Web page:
does not have the saddened colour
of the cloudy bimbo in her eyes.
She does not stroll abstractly and self-content
Shaking her hips in concert halls
And in frozen museums.
She is not the yellow cadres of “good” old times
And naphthalene in granny’s chests
Rosy ribbons and straw hats.
She does not open her legs with fake small laughers
A cow’s gaze rhythmic sighs
And assorted underwear.
Has the colour of Pakistanis, this loneliness
And she is counted inch by inch
Along with their pieces
In the bottom of the light-shaft.
She stands patiently queuing
Bournazi – Santa Barbara – Kokkinia
Touba –Stavroupoli – Kalamaria 9
Under all weathers
With a sweaty head.
She ejaculates screaming and smashes the front windows with chains
She occupies the means of production
She blows up private property
She is a Sunday visit in prison
Same step in the yard revolutionaries and penal prisoners
She is sold and bought minute by minute, breath by breath
In the slave markets of the earth – Kotzia 10 is near here
Wake up early.
Wake up to see it.
She is a whore in the rotten-houses
The german drill for conscripts
And the last
Endless miles of the national highway towards the centre
In the suspended meats from Bulgaria.
And when her blood clots and she can take no more
Of her kind being sold so cheaply
She dances barefoot on the tables a zeibekiko
Holding in her bruised blue hands
A well sharpened axe.
Our loneliness I say. Its our loneliness I am speaking about,
Is a axe in our hands
That over your heads is revolving revolving revolving revolving”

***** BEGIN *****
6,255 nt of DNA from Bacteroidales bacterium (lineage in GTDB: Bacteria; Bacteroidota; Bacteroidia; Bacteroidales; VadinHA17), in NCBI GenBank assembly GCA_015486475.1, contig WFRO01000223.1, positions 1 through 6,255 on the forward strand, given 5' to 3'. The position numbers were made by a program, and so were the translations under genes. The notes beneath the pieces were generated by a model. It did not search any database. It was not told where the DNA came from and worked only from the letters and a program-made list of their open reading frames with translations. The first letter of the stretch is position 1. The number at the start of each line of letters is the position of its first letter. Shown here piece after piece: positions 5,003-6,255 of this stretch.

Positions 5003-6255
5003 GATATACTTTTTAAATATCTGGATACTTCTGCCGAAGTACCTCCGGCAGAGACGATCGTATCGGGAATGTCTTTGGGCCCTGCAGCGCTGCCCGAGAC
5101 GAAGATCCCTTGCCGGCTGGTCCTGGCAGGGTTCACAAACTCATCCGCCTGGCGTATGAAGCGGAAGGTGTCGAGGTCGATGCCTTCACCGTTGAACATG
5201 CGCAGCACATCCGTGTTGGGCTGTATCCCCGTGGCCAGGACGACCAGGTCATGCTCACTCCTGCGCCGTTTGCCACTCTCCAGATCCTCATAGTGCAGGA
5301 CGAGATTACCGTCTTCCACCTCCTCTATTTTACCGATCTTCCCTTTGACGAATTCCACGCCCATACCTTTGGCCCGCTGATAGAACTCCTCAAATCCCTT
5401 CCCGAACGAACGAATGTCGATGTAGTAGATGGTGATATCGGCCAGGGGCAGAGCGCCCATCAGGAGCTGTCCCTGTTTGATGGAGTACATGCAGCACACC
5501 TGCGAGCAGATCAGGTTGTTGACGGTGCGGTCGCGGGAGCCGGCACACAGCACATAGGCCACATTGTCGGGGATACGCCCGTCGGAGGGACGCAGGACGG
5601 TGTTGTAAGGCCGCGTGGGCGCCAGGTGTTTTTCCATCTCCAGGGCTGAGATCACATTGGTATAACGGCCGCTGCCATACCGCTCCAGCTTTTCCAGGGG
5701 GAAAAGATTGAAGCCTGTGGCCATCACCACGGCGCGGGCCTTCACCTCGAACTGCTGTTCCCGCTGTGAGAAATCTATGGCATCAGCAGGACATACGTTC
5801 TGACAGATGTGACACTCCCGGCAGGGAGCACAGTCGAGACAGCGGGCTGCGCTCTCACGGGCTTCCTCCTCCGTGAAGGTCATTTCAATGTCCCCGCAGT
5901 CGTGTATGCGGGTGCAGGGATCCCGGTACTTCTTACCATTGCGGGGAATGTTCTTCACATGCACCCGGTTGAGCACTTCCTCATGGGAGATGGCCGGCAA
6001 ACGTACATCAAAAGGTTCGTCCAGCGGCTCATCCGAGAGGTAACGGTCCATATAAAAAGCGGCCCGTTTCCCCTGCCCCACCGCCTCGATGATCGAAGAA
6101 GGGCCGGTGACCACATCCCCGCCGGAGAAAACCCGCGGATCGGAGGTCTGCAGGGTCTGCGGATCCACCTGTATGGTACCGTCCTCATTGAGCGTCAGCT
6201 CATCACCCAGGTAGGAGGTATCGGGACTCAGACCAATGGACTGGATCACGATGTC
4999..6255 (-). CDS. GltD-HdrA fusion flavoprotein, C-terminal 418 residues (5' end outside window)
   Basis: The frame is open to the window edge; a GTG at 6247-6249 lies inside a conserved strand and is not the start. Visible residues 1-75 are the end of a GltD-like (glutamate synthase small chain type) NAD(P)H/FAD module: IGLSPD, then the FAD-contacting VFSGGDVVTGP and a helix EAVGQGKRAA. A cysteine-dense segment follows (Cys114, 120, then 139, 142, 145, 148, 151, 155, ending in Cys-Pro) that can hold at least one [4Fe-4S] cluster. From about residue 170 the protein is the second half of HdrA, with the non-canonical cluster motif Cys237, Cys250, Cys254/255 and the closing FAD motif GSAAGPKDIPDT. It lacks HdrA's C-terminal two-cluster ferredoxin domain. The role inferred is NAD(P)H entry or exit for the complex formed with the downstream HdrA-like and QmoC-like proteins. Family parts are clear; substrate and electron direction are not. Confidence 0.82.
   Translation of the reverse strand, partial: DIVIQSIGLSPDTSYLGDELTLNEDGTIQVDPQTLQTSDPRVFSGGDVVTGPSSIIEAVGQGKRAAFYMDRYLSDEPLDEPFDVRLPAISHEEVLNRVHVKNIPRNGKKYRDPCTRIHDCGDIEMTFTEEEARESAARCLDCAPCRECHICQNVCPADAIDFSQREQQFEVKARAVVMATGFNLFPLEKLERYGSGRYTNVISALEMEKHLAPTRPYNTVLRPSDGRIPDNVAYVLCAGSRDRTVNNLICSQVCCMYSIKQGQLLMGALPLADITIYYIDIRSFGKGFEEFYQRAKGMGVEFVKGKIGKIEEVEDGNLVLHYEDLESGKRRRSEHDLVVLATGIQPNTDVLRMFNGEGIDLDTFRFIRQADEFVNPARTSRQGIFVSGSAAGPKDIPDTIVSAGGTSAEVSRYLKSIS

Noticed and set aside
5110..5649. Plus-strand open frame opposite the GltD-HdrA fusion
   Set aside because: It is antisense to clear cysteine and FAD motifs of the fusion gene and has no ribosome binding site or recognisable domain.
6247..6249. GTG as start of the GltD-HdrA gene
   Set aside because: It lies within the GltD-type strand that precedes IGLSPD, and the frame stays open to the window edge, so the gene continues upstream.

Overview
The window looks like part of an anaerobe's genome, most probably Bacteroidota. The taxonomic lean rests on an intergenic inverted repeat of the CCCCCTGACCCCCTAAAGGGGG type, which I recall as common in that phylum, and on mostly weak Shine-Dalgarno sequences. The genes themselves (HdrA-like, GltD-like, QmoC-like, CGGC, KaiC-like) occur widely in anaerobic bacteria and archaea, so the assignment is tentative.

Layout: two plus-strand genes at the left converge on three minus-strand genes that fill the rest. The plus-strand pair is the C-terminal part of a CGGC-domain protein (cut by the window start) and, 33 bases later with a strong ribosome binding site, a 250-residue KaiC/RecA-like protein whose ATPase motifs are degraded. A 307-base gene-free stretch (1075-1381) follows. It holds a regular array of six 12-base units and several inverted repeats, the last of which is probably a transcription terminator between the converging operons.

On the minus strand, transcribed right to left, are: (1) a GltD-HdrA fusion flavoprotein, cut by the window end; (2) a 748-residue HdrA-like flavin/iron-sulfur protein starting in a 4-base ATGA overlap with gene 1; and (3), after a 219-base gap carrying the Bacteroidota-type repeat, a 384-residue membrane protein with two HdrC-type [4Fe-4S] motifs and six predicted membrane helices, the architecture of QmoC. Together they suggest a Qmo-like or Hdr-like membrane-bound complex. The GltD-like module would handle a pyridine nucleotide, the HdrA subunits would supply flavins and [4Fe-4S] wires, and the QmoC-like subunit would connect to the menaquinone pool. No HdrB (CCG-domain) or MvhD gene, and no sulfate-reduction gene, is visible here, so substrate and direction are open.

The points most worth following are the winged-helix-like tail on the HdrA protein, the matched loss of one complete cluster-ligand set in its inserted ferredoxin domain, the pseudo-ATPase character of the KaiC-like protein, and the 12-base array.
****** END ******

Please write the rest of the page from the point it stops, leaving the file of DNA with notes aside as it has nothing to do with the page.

The same year, 1980, Gogou published her second poetic collection, “Idionimo”. The title of the collection referred to Law No.410/1976 which fortified the security forces against protesters and the regime itself against strikes etc. The law was dubbed “idionimo” by anarchists and leftists at the time, a word referring to the law passed in the late 1920s by the liberal PM Eleftherios Venizelos which ordered the expulsion of communists to barren island camps. In the poetical collection Gogou attacked the Communist Party of Greece (KKE) for treason of the struggle. The accusations came as the youth of the Party, KNE, had formed a special force, the Communist Youth for the Restoration of Order (KNAT rhyming with MAT, the riot police) used to brutally repressed any attempt of autonomy and anti-police violence during the first university occupation of 1979-1980. Anarchist magazines like “The rooster crows at dawn” at the time indicated that KNE actually tortured anarchists in special rooms of the Polytechnic. The 1979-1980 university occupations against the educational law No.815 was a sort of a greek May ’68, with the youth for the first time massively mocking communist and leftist orthodoxy, especially KNE and EKKE, the numerous Maoist Party that had already clashed with anarchists in 1977 in Exarcheia.
By 1980 Gogou was deeply involved in the sprouting anarchist culture of Exarcheia where the first Athens squat appeared on Valtetsiou street in 1981. Two years earlier, in 1979, Gogou played a central role in the big concert against police repression in Sporting, where many singers at the time took part. The concert was in demand for the immediate release of Philipos and Sofia Kiritsi, two anarchists imprisoned as terrorists by the regime. The Kiritsis affair was the first emblematic anarchist repression case, and played an important role in the creation of the milieu via the solidarity movement that arose for the liberation of the comrades. Naturally, the concert ended in riots with over 100 people arrested. It was the era of the great concert-riots which reached its climax during the spring 1980 concert of the “Police” in Sporting. It was the first rock concert in greece after the Rolling Stones concert during the junta had ended with the police entering the stage and beating the band manager after Mick Jagger threw carnations to the audience, an act deemed to be a conspiratory communist signal by the cops. During that warm night of March 1980, while all universities were occupied, 2,000 young people stormed the stadium with no tickets leading to extended clashes with the police across Patision and Aharnon avenues.